The estate tax return in this case was not "filed within the time prescribed by law" and, accordingly, we must decide whether it was filed "before the expiration of any extension of time granted pursuant to law for the filing of the return." Petitioner advances two basic arguments in support of its position that the return was filed at a time which would permit the election of the alternative valuation date. First, it argues that its representative intended to extend the filing time to March 16, 1985, which, although he signed requests which contained November 17, 1984, extension dates, could have been determined to be incorrect by respondent's comparison with the prior request for extension. Second, petitioner argues that respondent's approval of its November 12, 1984, requests for extension are, in essence, disapprovals which would place them within the special provision of respondent's Revenue Ruling 64-214, 1964-2 C.B. 472.

The entire direct testimony of petitioner's representative, Spielberg, was as follows:

On November 12, 1984, my secretary, at my direction, prepared an additional extension of time for filing the estate tax return of Maxine Dixon.

I instructed her that we wanted to get an additional extension of time until March 16, 1985, because we did not have all of the information available. Based on my verbal instructions, she prepared the [request for extension], and I signed it based on those facts.

On cross-examination, Spielberg was vague about his proofreading practices, but he admitted signing the second requests dated November 12, 1984. Spielberg was also vague about the existence of two different November 12, 1984, requests for extension.

Although there were some inconsistencies between the two requests dated November 12, 1984, there was nothing patently inconsistent about the chronological sequence on each document. Each document was executed November 12, 1984, and requested extensions to file to November 17, 1984, and extensions to pay to March 16, 1985. Respondent's agents approved both of the requests on December 31, 1984. It appears that requests to extend the time within which to file estate tax returns or pay estate tax are not coordinated or compared by respondent with other requests by the same taxpayer concerning the same return to be filed. Petitioner argues that respondent would have known that the request for a November 17, 1984, extension was in error if respondent had compared the November 12, 1984, request with the September 14, 1984, request, which also sought extension to file to November 17, 1984.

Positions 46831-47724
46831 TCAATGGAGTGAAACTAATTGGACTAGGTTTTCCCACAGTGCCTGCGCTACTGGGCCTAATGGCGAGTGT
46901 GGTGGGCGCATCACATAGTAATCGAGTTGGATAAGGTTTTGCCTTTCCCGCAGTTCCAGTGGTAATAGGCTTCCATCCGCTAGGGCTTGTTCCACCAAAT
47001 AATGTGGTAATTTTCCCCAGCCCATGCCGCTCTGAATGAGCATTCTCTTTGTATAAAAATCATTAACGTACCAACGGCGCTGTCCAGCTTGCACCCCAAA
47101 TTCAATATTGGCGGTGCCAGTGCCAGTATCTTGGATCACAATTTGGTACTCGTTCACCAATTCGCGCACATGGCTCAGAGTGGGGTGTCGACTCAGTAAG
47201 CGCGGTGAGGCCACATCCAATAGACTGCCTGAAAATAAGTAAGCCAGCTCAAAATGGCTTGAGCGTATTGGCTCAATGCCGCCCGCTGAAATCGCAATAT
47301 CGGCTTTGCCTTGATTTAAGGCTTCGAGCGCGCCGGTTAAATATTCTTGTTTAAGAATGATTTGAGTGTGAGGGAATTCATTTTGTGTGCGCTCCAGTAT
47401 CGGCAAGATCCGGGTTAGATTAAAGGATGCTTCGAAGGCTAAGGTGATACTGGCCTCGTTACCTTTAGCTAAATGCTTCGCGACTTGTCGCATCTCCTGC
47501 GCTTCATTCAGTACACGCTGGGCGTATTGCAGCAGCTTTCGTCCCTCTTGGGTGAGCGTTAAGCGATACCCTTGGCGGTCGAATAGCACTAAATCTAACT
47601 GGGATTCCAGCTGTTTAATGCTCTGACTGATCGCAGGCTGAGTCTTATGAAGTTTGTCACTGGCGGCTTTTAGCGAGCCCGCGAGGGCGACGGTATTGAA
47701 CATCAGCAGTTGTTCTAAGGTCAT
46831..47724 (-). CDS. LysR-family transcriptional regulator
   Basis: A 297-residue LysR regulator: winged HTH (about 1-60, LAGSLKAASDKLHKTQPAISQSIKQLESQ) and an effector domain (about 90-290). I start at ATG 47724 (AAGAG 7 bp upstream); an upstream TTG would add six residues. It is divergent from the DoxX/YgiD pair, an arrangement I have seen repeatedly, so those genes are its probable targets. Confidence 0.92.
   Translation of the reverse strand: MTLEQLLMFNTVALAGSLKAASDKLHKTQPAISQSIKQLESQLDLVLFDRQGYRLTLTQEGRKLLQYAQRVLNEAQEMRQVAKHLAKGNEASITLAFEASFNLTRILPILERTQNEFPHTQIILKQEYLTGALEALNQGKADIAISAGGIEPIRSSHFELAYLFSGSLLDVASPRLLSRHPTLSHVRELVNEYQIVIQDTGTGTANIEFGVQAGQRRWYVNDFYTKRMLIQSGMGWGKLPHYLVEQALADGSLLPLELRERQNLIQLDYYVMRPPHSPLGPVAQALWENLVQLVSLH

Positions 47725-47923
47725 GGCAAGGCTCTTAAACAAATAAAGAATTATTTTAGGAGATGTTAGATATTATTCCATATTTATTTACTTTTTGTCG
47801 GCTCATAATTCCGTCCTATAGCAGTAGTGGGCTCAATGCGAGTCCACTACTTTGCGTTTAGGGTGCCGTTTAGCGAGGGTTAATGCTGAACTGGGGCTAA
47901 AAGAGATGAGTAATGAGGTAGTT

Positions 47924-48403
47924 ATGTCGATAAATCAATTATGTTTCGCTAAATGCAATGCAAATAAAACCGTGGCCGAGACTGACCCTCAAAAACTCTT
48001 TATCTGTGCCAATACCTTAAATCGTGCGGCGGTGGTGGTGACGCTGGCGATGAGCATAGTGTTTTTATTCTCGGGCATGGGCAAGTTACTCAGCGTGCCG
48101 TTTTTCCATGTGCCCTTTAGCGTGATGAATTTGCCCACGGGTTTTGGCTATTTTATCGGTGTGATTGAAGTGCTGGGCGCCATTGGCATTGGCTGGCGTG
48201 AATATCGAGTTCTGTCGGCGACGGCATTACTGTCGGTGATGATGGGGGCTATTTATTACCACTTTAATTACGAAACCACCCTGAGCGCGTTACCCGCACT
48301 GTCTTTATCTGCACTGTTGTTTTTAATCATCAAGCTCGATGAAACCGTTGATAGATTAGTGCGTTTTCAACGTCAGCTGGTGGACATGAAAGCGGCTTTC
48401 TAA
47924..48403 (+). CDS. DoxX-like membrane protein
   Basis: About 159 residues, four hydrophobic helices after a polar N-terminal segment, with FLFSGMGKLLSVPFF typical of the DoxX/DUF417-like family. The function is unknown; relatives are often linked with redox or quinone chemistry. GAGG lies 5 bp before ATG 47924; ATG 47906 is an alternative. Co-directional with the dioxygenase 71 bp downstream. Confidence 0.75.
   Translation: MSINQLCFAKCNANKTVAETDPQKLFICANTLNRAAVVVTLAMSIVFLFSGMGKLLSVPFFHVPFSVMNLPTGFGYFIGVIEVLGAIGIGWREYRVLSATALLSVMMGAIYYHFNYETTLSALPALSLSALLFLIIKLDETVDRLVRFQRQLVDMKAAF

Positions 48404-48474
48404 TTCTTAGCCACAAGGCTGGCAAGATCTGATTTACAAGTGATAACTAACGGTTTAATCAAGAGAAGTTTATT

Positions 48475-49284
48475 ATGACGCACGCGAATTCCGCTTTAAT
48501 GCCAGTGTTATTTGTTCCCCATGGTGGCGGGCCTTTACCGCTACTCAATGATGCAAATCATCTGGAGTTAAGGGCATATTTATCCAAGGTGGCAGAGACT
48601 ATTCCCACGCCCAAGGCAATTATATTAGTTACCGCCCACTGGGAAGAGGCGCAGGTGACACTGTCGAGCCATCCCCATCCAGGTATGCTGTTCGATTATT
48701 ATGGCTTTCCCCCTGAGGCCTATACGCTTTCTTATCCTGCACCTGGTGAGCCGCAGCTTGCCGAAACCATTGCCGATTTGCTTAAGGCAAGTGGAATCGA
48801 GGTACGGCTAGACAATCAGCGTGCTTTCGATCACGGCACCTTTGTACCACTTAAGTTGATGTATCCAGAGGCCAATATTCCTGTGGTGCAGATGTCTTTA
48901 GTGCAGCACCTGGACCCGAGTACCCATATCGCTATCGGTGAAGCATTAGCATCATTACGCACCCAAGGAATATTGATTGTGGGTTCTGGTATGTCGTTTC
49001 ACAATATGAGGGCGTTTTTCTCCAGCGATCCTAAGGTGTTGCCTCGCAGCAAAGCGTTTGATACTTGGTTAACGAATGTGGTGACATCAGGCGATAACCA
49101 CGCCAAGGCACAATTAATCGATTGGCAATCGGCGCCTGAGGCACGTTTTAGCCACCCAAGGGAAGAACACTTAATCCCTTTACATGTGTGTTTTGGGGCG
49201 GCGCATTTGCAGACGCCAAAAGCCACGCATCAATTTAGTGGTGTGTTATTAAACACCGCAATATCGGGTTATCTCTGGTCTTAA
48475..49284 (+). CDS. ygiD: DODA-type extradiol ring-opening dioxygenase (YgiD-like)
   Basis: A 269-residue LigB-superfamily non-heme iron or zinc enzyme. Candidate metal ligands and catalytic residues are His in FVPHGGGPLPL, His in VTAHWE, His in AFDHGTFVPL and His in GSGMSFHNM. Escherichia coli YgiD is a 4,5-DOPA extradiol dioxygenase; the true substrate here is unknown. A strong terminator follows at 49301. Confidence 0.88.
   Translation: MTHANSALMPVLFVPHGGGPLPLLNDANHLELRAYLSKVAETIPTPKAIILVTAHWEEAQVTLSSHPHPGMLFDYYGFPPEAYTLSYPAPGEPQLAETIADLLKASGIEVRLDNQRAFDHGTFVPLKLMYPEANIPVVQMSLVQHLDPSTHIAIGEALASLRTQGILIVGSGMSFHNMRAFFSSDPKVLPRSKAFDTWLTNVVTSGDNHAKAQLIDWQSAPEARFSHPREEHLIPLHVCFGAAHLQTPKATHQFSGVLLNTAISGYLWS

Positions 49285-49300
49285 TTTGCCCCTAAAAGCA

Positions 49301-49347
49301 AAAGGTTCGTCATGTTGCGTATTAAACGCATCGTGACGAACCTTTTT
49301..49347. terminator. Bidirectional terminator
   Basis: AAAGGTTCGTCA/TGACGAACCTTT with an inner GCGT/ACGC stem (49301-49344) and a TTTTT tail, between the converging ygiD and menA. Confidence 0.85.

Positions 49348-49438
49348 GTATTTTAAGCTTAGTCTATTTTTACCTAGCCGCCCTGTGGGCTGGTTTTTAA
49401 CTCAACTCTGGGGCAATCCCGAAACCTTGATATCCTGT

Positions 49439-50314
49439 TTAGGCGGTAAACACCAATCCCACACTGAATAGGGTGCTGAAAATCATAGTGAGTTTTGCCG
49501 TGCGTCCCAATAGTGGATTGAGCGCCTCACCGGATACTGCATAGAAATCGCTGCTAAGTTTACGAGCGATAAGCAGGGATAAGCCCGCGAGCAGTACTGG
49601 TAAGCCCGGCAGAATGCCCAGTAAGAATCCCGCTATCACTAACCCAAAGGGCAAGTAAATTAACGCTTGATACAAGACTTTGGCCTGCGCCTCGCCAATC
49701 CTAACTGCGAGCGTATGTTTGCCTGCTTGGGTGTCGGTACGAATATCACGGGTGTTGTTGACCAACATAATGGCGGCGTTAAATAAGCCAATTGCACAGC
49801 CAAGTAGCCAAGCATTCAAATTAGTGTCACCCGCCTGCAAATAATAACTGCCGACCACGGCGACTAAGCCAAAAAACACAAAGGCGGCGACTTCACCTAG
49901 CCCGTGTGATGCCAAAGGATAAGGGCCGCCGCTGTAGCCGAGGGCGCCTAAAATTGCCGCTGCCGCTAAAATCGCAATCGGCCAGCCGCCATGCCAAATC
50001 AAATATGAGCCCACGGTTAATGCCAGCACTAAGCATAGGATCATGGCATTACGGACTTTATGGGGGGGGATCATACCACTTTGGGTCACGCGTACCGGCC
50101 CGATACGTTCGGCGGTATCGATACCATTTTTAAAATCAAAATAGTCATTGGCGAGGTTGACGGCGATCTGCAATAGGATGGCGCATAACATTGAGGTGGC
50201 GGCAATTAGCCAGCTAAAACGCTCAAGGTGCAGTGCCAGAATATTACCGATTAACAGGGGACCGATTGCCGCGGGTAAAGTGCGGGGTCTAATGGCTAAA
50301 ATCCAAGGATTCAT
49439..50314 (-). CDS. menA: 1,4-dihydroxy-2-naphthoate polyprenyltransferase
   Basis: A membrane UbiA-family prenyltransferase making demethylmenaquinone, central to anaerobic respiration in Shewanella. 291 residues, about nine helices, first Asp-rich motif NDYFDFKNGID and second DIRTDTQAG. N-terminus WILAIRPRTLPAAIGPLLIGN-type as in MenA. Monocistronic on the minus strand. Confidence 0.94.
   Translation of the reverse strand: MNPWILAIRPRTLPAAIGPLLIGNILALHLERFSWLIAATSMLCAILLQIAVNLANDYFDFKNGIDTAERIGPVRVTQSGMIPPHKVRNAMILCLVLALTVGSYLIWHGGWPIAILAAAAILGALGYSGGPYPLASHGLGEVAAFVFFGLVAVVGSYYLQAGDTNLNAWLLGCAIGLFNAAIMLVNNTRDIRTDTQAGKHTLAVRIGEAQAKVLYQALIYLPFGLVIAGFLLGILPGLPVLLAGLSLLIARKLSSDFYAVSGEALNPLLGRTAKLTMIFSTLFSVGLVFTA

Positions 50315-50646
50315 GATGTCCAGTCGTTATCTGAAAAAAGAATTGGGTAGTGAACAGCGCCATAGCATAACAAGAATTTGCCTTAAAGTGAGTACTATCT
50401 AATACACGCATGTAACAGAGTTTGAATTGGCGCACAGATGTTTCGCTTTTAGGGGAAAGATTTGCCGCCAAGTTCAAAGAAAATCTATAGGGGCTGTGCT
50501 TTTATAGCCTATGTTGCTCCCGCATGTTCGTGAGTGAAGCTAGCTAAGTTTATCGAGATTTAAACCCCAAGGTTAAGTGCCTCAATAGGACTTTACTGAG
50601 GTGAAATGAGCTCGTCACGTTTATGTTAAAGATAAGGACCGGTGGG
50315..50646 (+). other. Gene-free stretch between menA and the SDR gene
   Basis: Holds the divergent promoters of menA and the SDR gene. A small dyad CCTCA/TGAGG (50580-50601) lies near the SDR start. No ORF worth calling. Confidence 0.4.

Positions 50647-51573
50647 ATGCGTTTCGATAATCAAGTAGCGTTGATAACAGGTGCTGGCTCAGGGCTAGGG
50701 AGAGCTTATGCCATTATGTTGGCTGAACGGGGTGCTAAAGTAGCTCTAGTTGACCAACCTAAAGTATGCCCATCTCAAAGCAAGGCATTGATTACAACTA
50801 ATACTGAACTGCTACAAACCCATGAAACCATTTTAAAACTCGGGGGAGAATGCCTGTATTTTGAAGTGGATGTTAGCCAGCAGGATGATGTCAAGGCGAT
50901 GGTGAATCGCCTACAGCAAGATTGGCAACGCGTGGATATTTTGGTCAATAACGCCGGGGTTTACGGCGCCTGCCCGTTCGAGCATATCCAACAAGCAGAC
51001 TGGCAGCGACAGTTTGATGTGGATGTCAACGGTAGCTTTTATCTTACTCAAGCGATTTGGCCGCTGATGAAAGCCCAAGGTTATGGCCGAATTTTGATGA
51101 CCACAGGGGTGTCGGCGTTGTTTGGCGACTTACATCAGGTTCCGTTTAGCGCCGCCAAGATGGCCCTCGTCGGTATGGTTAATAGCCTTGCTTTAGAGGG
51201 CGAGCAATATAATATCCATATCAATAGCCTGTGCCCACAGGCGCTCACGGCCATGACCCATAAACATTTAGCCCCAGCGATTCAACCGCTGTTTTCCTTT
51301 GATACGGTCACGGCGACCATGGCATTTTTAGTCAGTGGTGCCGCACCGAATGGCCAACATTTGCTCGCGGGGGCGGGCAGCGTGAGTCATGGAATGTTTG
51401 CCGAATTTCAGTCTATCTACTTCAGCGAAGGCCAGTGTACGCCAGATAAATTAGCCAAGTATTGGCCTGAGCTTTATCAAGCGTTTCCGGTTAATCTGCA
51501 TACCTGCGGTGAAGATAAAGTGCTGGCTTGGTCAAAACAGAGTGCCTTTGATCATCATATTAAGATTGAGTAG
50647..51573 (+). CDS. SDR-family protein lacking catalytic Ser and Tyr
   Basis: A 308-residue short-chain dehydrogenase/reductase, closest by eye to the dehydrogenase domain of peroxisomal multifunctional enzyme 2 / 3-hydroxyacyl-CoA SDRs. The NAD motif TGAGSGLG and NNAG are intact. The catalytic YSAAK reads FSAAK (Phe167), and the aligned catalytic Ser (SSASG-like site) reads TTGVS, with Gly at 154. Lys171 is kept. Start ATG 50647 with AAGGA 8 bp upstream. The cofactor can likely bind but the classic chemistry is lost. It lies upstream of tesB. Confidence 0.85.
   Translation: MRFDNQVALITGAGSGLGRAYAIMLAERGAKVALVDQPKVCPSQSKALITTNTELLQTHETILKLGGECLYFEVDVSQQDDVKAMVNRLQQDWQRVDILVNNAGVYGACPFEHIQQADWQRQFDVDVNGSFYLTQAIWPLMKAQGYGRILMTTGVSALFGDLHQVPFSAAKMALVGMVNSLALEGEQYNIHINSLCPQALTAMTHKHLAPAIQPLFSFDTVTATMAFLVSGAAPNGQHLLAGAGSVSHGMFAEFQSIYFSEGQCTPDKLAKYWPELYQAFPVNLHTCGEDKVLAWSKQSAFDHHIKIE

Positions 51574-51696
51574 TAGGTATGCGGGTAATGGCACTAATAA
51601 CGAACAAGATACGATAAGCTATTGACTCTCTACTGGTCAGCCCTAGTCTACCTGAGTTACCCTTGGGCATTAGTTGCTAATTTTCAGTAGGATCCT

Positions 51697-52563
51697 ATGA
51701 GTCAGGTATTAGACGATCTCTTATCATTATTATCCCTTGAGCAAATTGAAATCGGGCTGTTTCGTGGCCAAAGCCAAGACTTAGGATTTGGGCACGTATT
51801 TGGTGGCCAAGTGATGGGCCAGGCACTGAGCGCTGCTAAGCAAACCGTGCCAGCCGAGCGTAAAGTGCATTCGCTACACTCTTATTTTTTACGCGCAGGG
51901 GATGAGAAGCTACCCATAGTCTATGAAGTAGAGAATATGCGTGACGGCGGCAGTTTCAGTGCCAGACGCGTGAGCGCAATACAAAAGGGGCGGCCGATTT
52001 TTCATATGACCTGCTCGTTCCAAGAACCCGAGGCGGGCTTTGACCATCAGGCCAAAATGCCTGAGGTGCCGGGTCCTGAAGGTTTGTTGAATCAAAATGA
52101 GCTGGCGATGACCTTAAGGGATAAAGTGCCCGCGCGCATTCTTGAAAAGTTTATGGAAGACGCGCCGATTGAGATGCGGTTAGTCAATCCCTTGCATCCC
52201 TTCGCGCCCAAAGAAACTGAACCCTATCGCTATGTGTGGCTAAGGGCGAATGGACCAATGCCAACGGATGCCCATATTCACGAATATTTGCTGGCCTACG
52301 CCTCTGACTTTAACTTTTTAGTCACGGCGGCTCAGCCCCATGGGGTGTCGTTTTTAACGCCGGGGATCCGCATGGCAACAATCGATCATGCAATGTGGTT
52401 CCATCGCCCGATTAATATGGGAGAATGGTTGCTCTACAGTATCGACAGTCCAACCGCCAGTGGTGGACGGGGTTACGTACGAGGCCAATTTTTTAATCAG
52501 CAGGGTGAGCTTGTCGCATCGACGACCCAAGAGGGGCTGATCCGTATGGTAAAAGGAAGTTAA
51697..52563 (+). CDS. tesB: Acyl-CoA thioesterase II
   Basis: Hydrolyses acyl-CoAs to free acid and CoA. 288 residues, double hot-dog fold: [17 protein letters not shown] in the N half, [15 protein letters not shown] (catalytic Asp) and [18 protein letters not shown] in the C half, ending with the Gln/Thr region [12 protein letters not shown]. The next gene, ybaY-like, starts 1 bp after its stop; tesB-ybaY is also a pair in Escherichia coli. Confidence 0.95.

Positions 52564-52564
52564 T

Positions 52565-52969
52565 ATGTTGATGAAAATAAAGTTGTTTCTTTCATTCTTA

Respondent contends that petitioner's argument is ironic in that it was petitioner's representative's inattention to detail and errors on the documents that caused the problem. The error here, if any, was made by Spielberg's inattention to detail and/or delegation of his responsibility to his secretary. The record is clear that the extensions to file the estate tax return were sought and approved only until November 17, 1984, and the return was not executed until January 9, 1985, or received by respondent until January 14, 1985. Nothing in the record causes us to conclude otherwise.

Section 2032(c) requires a timely filed return or one within the time of a granted extension to file. The "timely filed" requirement has been strictly construed in connection with the election of the alternate valuation date and has been consistently applied over the years. See Estate of Ryan v. Commissioner [Dec. 32,529], 62 T.C. 4, 10 (1974); Estate of Downe v. Commissioner [Dec. 13,575], 2 T.C. 967, 970-971 (1943); Estate of Flinchbaugh v. Commissioner [Dec. 12,990], 1 T.C. 653, 655 (1943); Crissey v. United States, an unreported decision (N.D. N.Y. 1980, 45 AFTR 2d 80-1754, 80-1 USTC ╤ 13,335). 2 Some of these cases held that the alternate valuation date election was not available even though the failure was due to mistake or even where there was reasonable cause for the late filing. The circumstances of this case are straightforward and do not present any reason for varying from long-established precedent.


2 See also Estate of Archer v. Commissioner [Dec. 40,977(M)], T.C. Memo. 1984-57; Estate of Carpousis v. Commissioner [Dec. 32,793(M)], T.C. Memo. 1974-258; Estate of Bradley v. Commissioner [Dec. 32,426(M)], T.C. Memo. 1974-17, affd. per order [75-1 USTC ╤ 13,062] 511 F.2d 527 (6th Cir. 1975); Estate of Fisk v. Commissioner [Dec. 18,760(M)], a Memorandum Opinion of this Court dated Jan. 28, 1952 (11 T.C.M. 77, 21 P-H Memo T.C. par. 52,018), revd. on other grounds [53-1 USTC ╤ 10,896] 203 F.2d 358 (6th Cir. 1953).


Petitioner's final argument concerns Revenue Ruling 64-214. That ruling provides, in certain situations, for a 10-day grace period within which to make a "timely" election in situations were a taxpayer has sought an extension to file and the request is denied. Petitioner argues that it should have had 10 days from December 31, 1984. Petitioner makes this argument even though its requests for extension were granted, because, as petitioner contends, the circumstances here were, in essence, a denial of the extension it intended. Petitioner's argument is based upon the same type of nonsequitur as its first position because the extensions sought were granted. Any other interpretation would be fiction.

We hold that the estate tax return for the Estate of Maxine Robinson Dixon was not timely filed or filed within the extension period concluding November 17, 1984, as required in section 2032(c). We accordingly hold that the estate is not entitled to elect the alternate valuation date under section 2032.

To reflect the foregoing and concessions of the parties,

Decision will be entered under Rule 155.